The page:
Lyndon LaRouche has got America's attention now!
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The LaRouche upset in Illinois could also hurt Democratic Sen. Alan J. Dixon, who is up for reelection, and thereby damage national Democratic prospects for seizing control of the Senate in November. The Democratic National Committee (DNC), which had high hopes for Mr. Stevenson to win the governorship in Illinois, is scrambling to confine the fallout to one state.Skip to next paragraph
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In Washington, the DNC has launched a 50-state alert against the LaRouche forces. Terry Michael, press secretary for the DNC, said:
``We told them to examine all primary election filings for all offices and to alert legitimate Democratic candidates and voters when they discover LaRouche supporters or other extremists on the ticket.''
Packets of information about LaRouche are being rushed to party offices across the country this week. In some states, including California, stunned party officials realized that some LaRouche candidates were running unopposed for the party's nominations for Congress. Write-in campaigns for regular Democrats are being hastily organized.
Klenetsky, interviewed by phone at LaRouche's headquarters in Leesburg, Va., says there are 135 LaRouche candidates running this year for the US House of Representatives. Fifteen others are running for the US Senate, and seven for governorships. The rest of the 750 LaRouche candidates are seeking lesser positions. Almost all of them are running as Democrats. About 20 are running as Republicans, he estimates.
All this activity signals a high-water mark for LaRouche, a man who has been responsible for such works as ``Hitler: Runaway British Agent'' and bumper stickers like ``Feed Jane Fonda to the Whales.''
Born to Quaker parents, LaRouche got his political start in the 1940s, when he was a member of the Trotskyist Socialist Workers Party. At the time he took the name Lyn Marcus, after Lenin and Marx. In the 1960s he was the leader of a group within the radical, antiwar Students for a Democratic Society, which led a student strike at Columbia University.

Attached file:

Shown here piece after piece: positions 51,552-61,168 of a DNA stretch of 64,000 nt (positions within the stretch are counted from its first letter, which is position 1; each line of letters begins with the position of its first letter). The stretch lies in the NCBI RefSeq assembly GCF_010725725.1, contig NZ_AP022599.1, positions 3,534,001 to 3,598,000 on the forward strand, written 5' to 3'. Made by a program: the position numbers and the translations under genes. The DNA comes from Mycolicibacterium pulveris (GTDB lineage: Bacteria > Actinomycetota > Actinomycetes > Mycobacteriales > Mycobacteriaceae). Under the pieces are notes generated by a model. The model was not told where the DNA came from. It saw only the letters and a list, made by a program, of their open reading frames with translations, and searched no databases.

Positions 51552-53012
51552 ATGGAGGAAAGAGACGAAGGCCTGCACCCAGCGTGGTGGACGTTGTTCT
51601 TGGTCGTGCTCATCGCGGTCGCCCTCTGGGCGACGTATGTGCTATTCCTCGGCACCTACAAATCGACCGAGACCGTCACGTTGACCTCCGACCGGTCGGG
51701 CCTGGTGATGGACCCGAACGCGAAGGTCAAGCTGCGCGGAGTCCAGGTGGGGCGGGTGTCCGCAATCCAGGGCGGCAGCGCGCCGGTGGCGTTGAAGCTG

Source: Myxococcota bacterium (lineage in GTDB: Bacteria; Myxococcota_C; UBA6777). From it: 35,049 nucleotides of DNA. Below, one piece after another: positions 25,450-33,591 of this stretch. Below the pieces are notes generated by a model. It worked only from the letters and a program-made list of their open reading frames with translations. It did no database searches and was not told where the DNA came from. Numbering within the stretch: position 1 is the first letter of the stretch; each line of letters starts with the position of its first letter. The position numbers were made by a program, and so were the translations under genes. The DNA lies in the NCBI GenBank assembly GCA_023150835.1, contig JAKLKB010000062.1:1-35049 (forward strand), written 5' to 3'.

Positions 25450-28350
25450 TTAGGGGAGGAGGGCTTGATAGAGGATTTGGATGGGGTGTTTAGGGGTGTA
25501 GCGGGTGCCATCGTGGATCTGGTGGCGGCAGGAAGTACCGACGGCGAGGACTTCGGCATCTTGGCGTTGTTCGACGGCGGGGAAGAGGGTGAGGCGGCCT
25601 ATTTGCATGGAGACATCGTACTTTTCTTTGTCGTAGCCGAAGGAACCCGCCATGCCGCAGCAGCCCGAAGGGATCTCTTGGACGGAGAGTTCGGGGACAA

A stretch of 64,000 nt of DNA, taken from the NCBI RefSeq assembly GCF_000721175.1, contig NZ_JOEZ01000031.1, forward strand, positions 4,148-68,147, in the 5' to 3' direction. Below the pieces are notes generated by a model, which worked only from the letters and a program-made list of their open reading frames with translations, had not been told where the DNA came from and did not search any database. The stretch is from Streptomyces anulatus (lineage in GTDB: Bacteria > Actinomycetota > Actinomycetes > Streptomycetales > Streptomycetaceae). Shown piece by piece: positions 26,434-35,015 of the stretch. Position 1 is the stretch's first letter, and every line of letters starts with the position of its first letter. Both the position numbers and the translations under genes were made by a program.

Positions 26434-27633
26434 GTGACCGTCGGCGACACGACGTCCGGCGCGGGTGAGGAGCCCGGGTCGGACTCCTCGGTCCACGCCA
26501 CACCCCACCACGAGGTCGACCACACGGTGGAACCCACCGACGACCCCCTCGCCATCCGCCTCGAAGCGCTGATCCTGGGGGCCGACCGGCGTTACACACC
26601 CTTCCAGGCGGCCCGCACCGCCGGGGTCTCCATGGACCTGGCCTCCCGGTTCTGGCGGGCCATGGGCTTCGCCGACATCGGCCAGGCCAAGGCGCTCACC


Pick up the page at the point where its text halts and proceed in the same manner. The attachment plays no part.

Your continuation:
Klenetsky says LaRouche's left-wing ties were the result of his concerns about the spread of right-wing McCarthyism in the United States. Analysts say that after the 1960s, LaRouche began to move toward the right (a conclusion denied by LaRouche supporters, who say his policies have been consistent).
Last week's LaRouche victories in Illinois have caused particular uneasiness because no one is certain why they happened.
The victories, however, are expected to cause voters in Illinois, and perhaps elsewhere, to look more seriously at LaRouche proposals. His organization's candidates are championing at least five key issues. They include:
Opposition to the Gramm-Rudman balanced-budget law. Klenetsky calls it ``unconstitutional.'' The law takes defense and general welfare categories out of the hands of the President and Congress, where the Constitution puts them and holds other areas, such as interest on the debt, sacrosanct, says Klenetsky. This is a law written by international bankers and a surrender of national sovereignty, LaRouche forces charge.
Support for SDI, including advocacy of fusion power and laser research. A strategic defense plan is essential to counter growing Soviet military power, Klenetsky says. He adds: ``The Soviets have more than 10,000 scientists who have been working on this project since the end of the 1960s.''
Opposition to ``decoupling'' with Europe. A number of leading defense thinkers, LaRouche charges, are trying to split the US from its European allies by pulling American troops out of Europe. ``The Soviets are also for this,'' Klenetsky notes.
Support for a major war on drugs. LaRouche candidate Janice Hart in Illinois says it's time to roll out the tanks in an all-out effort against drug pushers, drug smugglers, and also banks that are laundering drug money. Communists are using drugs as a ``weapon against the West,'' Klenetsky says. LaRouche forces claim drugs have become a $400 million-to-$800 million-a-year business which could not survive without complicity from major US banks.
Drastic action against the disease AIDS. LaRouche would require universal testing for AIDS, and quarantine those who have it. ``There is a cover-up on the AIDS issue,'' says Klenetsky.
The immediate concern of old-line Democrats is that LaRouche men and women on their tickets around the country could wreak havoc on the party's carefully laid nationwide plans for the 1986 elections.
The seriousness of the situation was shown this week by Illinois Sen. Paul Simon, himself a Democrat. The senator said he told Stevenson, the Democratic nominee for governor: ``I cannot vote for you if you're on a ticket with two neo-Nazis.''